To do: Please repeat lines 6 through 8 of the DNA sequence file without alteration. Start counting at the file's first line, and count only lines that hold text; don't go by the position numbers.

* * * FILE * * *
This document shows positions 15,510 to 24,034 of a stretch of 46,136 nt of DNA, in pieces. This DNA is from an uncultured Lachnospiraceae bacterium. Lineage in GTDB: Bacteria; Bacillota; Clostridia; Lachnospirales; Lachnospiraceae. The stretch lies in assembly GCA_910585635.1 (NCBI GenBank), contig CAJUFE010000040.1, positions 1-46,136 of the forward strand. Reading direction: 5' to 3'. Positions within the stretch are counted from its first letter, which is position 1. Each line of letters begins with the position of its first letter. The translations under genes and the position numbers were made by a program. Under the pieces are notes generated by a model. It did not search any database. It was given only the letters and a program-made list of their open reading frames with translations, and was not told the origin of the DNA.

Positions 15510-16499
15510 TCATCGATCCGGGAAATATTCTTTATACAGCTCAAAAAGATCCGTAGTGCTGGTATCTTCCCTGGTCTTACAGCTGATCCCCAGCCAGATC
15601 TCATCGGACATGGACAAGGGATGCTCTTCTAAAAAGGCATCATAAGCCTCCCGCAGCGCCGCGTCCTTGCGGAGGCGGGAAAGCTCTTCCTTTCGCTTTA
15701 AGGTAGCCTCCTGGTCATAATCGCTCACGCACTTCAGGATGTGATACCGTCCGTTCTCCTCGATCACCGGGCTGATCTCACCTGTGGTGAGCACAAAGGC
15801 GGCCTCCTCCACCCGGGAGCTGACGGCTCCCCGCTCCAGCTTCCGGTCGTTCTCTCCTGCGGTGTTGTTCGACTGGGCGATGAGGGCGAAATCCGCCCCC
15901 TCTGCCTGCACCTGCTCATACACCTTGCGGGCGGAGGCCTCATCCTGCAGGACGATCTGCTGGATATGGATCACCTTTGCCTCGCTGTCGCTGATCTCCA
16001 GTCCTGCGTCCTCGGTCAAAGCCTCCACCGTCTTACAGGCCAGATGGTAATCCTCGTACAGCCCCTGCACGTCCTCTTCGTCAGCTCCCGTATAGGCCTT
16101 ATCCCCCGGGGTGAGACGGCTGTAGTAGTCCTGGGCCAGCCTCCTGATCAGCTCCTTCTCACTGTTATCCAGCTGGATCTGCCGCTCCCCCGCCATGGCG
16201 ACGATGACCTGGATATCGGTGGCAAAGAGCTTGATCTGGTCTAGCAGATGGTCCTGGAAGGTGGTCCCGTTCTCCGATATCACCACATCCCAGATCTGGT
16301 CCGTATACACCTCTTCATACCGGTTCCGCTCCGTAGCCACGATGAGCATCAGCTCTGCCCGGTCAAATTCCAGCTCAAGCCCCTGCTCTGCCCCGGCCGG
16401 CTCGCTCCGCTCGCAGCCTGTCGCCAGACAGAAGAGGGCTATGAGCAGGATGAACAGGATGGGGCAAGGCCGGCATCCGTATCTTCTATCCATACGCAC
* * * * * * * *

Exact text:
15801 GGCCTCCTCCACCCGGGAGCTGACGGCTCCCCGCTCCAGCTTCCGGTCGTTCTCTCCTGCGGTGTTGTTCGACTGGGCGATGAGGGCGAAATCCGCCCCC
15901 TCTGCCTGCACCTGCTCATACACCTTGCGGGCGGAGGCCTCATCCTGCAGGACGATCTGCTGGATATGGATCACCTTTGCCTCGCTGTCGCTGATCTCCA
16001 GTCCTGCGTCCTCGGTCAAAGCCTCCACCGTCTTACAGGCCAGATGGTAATCCTCGTACAGCCCCTGCACGTCCTCTTCGTCAGCTCCCGTATAGGCCTT